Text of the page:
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ROUSDON

List Entry Summary

This garden or other land is registered under the Historic Buildings and Ancient Monuments Act 1953 within the Register of Historic Parks and Gardens by English Heritage for its special historic interest.

Name: ROUSDON

List entry Number: 1001441

Location

The garden or other land may lie within the boundary of more than one authority.

County: Devon

District: East Devon

District Type: District Authority

Parish: Axmouth

County: Devon

District: East Devon

District Type: District Authority

Parish: Combpyne Rousdon

National Park: Not applicable to this List entry.

Grade: II

Date first registered: 10-Dec-1999

Date of most recent amendment: Not applicable to this List entry.

Legacy System Information

The contents of this record have been generated from a legacy data system.

Legacy System: Parks and Gardens

UID: 4196

Asset Groupings

This list entry does not comprise part of an Asset Grouping. Asset Groupings are not part of the official record but are added later for information.

List entry Description

Summary of Garden

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Reasons for Designation

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History

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Details

Parkland and pleasure grounds laid out in the 1870s, surrounding a mansion of c 1874-8 designed by the architect Ernest George for Sir Henry William Peek.

HISTORIC DEVELOPMENT

Henry William Peek (1825-98) was the son of James Peek of Watcombe in Devon, who made his fortune by importing tea. After he inherited his father's business, Henry rapidly expanded it into groceries, and founded the famous Peek Frean Biscuit factory. In 1868, when he became MP for the mid-Surrey constituency, he bought the Rousdon estate, which consisted of the entire parish of Compbyne Rousdon. A few years later, he commissioned the architect Ernest George (1839-1922) to design a mansion and various other estate buildings, including a village school and rectory. Works at Rousdon started in 1872 with the building of the Church of St Pancras, which replaced the ruined chapel of Compbyne Rousdon. Subsequently the mansion was built, along with a stable block, three lodges, a model farm, a large walled garden, a summerhouse, a water tower, a pumping station and an engineer's cottage. Gardens were created to the south, east and west of the mansion, surrounded by parkland bounded by a belt of trees. W E Bailey was appointed as head gardener (Gardeners' Chronicle 1903). Along the steep, wooded Rousdon Cliffs, a network of paths was created which led down onto the beach at Charton Bay.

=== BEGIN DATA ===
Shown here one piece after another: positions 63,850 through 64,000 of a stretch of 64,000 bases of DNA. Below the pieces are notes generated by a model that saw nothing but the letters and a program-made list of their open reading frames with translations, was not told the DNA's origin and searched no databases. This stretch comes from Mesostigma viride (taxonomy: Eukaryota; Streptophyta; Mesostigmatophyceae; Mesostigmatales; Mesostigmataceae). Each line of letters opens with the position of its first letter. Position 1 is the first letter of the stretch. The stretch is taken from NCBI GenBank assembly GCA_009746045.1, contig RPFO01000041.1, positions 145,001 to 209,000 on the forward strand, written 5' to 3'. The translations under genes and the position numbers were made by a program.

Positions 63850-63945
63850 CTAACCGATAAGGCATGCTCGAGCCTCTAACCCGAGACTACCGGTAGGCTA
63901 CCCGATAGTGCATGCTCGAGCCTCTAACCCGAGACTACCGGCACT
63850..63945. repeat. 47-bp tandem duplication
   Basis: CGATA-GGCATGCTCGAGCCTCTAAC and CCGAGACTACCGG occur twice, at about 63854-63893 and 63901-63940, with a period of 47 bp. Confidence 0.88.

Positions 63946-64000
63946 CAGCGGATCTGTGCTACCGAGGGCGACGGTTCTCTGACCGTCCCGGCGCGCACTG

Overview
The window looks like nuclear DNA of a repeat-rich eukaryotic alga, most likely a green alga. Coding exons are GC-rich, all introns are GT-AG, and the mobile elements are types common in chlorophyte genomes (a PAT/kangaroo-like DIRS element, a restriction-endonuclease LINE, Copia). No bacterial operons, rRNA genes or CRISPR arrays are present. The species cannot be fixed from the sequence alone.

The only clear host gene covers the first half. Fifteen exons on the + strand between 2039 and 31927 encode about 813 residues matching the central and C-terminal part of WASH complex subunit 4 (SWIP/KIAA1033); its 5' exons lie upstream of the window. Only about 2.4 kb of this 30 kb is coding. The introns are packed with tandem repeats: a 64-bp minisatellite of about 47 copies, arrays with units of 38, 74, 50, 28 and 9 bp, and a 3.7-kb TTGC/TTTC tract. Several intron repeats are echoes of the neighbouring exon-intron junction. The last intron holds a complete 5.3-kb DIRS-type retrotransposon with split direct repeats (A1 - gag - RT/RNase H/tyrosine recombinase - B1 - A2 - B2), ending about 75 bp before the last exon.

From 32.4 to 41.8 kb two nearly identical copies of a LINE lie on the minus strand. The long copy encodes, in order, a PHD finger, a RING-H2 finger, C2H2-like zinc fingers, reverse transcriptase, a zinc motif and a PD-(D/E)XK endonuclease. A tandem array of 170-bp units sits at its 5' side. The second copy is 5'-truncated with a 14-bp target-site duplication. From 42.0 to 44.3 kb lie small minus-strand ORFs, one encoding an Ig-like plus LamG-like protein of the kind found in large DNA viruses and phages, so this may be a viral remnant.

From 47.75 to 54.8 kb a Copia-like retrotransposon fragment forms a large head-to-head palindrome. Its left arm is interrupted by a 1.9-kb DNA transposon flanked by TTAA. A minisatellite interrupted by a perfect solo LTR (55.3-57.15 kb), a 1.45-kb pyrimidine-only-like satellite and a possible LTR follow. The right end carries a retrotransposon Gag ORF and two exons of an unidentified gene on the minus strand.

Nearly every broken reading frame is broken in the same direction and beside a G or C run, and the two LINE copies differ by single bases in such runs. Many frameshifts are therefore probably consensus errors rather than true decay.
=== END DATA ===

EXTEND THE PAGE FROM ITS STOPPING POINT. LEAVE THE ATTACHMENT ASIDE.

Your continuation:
In 1938 the Rousdon estate was bought by Allhallows School, and the mansion and various estate buildings were converted and partly extended. In the mid C20 various new school buildings were built on the site. Recently (1999), Allhallows School closed and the site was sold at auction. It is now (1999) in multiple ownership, and there are plans to convert the existing buildings into housing and to build a substantial number of new dwellings on the site.

In the late C20 the Rousdon Cliffs were designated as a National Nature Reserve, and have since been managed by English Nature.

DESCRIPTION